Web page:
“Everyone I know in Auckland is feeling socially deprived and it’s a completely different thing dealing with people you love in person – after three months in lockdown it felt like there was no light at the end of the tunnel.’’
Rana told Newsroom she’d like all politicians to be more aware of what youth are going through and thought a summit involving both professionals with expertise and youth telling their own stories would help with feeling “heard and understood’’.
“I don’t think there’s enough conversation about it and we have a culture of sweeping it under the carpet,’’ she said.
For youth, Rana said mental health worries are 100 percent top of mind and through her own friends and friends of friends she is increasingly hearing about incidents of self-harming, eating disorders and family violence.
“I’m seeing a lot of my friends just toughing it out on their own … it’s hard to find the right places and resources for help, you have to really look for it rather than it being easily accessible,’’ she said.
“What I find now is the response from the ministry isn’t defensive when we get evidence there is greater need or we have to think differently about doing stuff.”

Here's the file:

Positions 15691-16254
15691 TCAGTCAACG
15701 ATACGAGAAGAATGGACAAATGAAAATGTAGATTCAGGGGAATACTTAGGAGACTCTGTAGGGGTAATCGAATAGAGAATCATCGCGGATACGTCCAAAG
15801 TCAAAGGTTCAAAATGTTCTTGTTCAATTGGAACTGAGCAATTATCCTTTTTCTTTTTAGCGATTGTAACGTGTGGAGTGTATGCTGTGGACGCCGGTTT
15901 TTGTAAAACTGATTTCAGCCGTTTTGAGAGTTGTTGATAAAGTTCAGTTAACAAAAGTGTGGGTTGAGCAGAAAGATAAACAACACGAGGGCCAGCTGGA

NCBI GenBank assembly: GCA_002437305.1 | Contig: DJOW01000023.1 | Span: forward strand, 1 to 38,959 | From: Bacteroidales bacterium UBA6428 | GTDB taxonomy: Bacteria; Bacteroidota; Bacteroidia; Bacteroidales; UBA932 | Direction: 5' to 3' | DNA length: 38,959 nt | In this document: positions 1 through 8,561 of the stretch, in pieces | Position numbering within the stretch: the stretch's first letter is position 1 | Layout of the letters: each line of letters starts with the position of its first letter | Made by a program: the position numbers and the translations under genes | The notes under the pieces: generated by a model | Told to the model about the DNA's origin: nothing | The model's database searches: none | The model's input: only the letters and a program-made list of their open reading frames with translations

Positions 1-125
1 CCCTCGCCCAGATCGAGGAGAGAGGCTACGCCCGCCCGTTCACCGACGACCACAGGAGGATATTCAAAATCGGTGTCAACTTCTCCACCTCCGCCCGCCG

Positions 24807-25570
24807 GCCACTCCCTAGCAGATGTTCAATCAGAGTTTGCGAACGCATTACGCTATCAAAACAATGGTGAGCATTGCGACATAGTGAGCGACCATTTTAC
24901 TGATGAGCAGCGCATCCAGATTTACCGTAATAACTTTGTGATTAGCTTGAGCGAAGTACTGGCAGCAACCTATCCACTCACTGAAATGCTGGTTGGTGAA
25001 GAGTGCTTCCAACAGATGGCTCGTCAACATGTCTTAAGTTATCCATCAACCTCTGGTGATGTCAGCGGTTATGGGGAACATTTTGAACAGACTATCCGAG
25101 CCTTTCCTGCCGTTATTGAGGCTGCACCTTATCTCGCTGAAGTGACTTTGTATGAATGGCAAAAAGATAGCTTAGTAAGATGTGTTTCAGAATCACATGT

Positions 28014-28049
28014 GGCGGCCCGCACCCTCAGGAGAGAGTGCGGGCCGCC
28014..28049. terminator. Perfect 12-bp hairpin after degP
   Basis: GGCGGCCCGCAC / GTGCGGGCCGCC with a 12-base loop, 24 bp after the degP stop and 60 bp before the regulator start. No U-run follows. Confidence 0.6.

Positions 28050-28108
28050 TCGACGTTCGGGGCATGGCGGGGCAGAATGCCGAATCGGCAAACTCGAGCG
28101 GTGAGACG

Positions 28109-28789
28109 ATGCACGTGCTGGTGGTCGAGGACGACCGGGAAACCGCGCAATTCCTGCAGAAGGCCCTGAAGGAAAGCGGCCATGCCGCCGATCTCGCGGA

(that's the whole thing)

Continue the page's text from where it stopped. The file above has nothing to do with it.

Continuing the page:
– Andrew Little, Health Minister
In Auckland, where almost 30 percent of the population identifies as Asian, the demands on mental health services have also increased, says Asian Family Services national director Kelly Feng.
Discrimination and bullying features heavily in the calls answered through the helpline and Feng told Newsroom there is also an increase in calls from parents worried about their teenagers online gaming and being targeted by gambling sites.
“We have parents calling us saying they don’t know how to manage their teenagers’ gaming – they don’t want to go to school because they’ve been gaming all night.
“It has emerged out of long-term lockdowns, which is impacting on life in general but with young people more so because they need that social space at school to learn but are basically locked up for long periods,’’ she told Newsroom.
Discrimination and bullying around Covid and the origin of the virus is also impacting Asian youth and for some, household poverty is also becoming a mental distress, Feng said.
“A lot of families have businesses that have shut down because of Covid – migrants running in tourism companies, which have been impacted.
“There’s families that have had high incomes and suddenly they’re quite poor and finding themselves on a benefit and children are having to move schools because of it,’’ she said.